For the first time in 73 years, the United States Supreme Court affirmed the right of taxpayers to minimize taxes. In a unanimous ruling, the Court quoted from a 1935 decision: "The legal right of a taxpayer to decrease the amount of what otherwise would be his taxes, or altogether avoid them, by means which the law permits, cannot be doubted." Gregory v. Helvering, 293 U.S. 465 (1935).
But the Court cautioned: "The rule is a two-way street: While a taxpayer is free to organize his affairs as he chooses, nevertheless, once having done so, he must accept the tax consequences of his choice, whether contemplated or not … and may not enjoy the benefit of some other route he might have chosen to follow but did not …. The question here, of course, is not whether alternative routes may have offered better or worse tax consequences [but] whether what was done … was the thing which the [tax code] intended." Boulware v. U.S. 2008 WL 552880 (U.S. 2008).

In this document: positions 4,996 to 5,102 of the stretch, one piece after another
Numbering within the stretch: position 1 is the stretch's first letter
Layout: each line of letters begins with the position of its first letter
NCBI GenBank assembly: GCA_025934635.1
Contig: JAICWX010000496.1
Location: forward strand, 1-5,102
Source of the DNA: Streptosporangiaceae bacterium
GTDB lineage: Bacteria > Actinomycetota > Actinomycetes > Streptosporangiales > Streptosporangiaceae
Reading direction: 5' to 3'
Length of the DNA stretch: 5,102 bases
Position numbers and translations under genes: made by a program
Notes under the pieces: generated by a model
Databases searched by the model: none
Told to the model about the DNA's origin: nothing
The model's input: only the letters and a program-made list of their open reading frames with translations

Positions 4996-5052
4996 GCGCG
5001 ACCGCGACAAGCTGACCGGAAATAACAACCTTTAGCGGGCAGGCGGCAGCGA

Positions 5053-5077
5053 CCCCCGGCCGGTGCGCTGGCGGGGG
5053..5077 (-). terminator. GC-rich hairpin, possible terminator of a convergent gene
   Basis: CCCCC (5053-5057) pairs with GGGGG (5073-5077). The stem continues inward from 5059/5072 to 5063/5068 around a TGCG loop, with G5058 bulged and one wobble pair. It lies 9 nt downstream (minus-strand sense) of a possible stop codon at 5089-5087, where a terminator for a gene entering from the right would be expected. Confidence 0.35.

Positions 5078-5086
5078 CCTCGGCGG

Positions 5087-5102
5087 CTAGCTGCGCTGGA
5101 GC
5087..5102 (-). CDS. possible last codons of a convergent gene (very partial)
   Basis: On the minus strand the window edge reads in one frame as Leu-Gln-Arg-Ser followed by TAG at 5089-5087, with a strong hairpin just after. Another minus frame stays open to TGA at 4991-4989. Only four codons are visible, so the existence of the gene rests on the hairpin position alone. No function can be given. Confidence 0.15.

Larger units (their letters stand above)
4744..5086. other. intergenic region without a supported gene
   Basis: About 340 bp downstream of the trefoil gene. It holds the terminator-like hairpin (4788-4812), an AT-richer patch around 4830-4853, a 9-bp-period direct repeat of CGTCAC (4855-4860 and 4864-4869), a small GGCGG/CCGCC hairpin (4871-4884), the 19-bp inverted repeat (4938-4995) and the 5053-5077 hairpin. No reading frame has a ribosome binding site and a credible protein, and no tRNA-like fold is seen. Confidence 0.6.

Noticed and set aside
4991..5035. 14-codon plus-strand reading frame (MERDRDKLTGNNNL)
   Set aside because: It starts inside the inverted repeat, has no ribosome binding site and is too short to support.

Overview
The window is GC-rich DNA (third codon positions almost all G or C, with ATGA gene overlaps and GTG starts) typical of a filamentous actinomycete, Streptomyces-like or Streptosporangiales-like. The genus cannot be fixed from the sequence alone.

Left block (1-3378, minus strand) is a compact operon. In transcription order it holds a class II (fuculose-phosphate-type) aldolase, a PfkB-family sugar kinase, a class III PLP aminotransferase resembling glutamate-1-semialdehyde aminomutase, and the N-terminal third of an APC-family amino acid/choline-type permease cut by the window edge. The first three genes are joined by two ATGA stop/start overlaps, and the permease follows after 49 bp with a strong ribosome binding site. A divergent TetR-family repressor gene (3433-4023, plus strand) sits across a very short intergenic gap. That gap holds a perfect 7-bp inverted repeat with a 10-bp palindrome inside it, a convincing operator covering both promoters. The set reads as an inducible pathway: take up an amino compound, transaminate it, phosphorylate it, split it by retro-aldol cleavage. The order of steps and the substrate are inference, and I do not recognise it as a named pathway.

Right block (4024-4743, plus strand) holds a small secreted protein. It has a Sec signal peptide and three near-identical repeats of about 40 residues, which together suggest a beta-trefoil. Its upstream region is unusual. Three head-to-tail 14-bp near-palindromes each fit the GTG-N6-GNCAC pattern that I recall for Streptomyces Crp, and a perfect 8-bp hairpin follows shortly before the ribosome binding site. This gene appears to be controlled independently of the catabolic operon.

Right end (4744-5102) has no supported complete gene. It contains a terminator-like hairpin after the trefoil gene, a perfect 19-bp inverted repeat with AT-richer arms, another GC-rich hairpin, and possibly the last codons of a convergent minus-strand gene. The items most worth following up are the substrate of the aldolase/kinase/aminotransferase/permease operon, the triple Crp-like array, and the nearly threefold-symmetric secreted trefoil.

Federal judge Learned Hand said it best: "Over and over again the courts have said that there is nothing sinister in so arranging one's affairs as to keep taxes as low as possible. Everybody does so, rich or poor; and all do right, for nobody owes any public duty to pay more tax than the law demands; taxes are enforced exactions, not voluntary contributions." Newman v. Commissioner, 159 F.2d 848 (2d Cir. 1947).
Tip. Note that while taxpayers have a legal right to minimize or avoid taxes, they are subject to civil and possibly criminal penalties for tax evasion.